Israel announced yesterday that the permitted fishing zone for Gaza fishermen will be significantly increased for the coming two months.
The decision to increase the fishing zone from six to nine nautical miles was announced by COGAT (the Coordinator of Government Activities in the Territories), the Israeli body responsible for Israeli activities involving movement and infrastructure in the Gaza Strip and West Bank.
A statement by COGAT announced that the decision “to approve the expansion of the fishing zone along the Gaza Strip” was taken in order “to facilitate increased activity in Gaza Strip’s fishing sector, which is an [important] source of income”. A similar expansion of the fishing zone between April and June led to a 15 per cent increase in the total output of fish in comparison to the same period during the previous year. The two month-long expansion will begin on November 1.
The statement continued: “We emphasise that the expansion of the [fishing zone] is conditioned on the fishermen respecting the agreement [of nine nautical miles] and not exploiting it to smuggle or penetrate Israel’s territory.” The expansion is designed to help local fishermen, while maintaining Israel’s legal naval blockade to ensure that Hamas does not smuggle missiles and other arms into the Gaza Strip.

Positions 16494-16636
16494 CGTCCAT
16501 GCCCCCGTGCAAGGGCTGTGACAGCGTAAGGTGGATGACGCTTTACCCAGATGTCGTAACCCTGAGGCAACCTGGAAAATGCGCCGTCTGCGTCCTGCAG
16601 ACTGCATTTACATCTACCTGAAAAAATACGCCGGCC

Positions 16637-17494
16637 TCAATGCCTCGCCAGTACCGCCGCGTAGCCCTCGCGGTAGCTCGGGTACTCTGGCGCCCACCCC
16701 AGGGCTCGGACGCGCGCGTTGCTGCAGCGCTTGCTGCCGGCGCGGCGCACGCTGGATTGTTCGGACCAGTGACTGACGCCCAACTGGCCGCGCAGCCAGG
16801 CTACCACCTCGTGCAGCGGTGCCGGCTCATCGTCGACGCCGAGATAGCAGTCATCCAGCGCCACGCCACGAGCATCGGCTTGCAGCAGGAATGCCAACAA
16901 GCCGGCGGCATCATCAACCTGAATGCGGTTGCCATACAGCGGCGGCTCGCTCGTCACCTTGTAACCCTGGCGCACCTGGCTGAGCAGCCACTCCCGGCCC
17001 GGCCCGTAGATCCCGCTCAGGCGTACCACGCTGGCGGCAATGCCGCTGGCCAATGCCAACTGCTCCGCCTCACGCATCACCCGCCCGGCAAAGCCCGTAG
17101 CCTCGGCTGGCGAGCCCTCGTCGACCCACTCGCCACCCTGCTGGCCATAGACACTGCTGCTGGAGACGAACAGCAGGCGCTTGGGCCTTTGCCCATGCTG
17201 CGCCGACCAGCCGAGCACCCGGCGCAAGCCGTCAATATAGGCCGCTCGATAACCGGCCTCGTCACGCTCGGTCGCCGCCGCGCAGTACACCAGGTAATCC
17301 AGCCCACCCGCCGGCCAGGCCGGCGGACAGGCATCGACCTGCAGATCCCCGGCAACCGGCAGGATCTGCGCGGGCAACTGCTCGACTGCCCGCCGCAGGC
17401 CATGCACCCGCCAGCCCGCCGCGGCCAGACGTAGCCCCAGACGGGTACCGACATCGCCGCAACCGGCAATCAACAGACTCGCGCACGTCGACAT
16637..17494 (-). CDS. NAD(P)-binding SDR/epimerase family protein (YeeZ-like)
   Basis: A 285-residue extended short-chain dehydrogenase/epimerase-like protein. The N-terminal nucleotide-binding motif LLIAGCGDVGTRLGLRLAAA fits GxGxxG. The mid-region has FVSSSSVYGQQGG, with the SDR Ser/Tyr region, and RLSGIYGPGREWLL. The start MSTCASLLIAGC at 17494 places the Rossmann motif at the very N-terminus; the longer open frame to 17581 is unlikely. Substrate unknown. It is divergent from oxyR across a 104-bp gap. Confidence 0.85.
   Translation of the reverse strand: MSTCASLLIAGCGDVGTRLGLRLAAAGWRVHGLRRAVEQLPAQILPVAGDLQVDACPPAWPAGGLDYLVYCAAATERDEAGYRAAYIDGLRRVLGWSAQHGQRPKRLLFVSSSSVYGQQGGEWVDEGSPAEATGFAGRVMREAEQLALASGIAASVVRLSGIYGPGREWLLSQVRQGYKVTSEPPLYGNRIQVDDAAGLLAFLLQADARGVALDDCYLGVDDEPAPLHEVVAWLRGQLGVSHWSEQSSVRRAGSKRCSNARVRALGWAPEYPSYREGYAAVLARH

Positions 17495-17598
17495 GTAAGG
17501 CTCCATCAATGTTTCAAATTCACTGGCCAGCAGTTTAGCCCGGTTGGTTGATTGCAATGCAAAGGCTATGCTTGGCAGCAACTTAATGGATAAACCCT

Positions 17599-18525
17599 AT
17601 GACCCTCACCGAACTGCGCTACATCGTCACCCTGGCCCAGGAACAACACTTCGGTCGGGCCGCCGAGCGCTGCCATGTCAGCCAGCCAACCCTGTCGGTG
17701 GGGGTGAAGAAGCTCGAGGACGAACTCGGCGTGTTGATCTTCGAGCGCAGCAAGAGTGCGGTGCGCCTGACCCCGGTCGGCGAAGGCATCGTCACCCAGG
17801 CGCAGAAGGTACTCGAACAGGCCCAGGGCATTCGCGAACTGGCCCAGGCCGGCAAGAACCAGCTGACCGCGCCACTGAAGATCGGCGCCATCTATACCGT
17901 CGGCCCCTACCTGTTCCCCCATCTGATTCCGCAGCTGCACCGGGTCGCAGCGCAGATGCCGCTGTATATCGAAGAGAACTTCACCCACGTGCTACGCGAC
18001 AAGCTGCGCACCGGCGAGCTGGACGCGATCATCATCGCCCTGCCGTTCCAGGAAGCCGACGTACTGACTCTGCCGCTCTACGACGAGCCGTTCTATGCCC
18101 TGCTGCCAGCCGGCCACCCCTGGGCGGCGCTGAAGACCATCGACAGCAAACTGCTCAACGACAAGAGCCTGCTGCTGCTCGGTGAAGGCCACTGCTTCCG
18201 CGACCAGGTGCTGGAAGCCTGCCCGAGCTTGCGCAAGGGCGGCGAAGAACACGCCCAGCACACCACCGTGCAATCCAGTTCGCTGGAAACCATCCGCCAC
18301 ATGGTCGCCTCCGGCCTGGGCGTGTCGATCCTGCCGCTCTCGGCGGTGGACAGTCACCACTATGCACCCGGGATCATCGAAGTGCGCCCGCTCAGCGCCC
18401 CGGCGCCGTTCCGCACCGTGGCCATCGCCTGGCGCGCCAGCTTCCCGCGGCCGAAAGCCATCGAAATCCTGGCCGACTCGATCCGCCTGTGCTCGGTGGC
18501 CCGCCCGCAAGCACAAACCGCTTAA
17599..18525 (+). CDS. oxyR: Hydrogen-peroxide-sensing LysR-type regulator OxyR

In a separate development in Palestinian affairs, a report in Haaretz claims that Israel’s security cabinet approved several Palestinian construction projects in Area C of the West Bank in a secret vote, so as to avoid public political fallout. The decision was reportedly taken towards the beginning of October and is based on Defence Minister Avigdor Lieberman’s “carrot and stick” approach to rewarding relative quiet.
As a result, the security cabinet apparently approved a COGAT-constructed plan, which will include expansion in Kalkilya and several Palestinian villages, an industrial area near Nablus, a hospital in Beit Sahour and an economic corridor between Jericho and Jordan.
According to the report, Prime Minister Benjamin Netanyahu, his Likud colleague Yuval Steinitz, Shas leader Arye Dery and Kulanu Ministers Moshe Kahlon and Yoav Galant voted in favour of the plan, but it was opposed by Jewish Home ministers Naftali Bennett and Ayelet Shaked.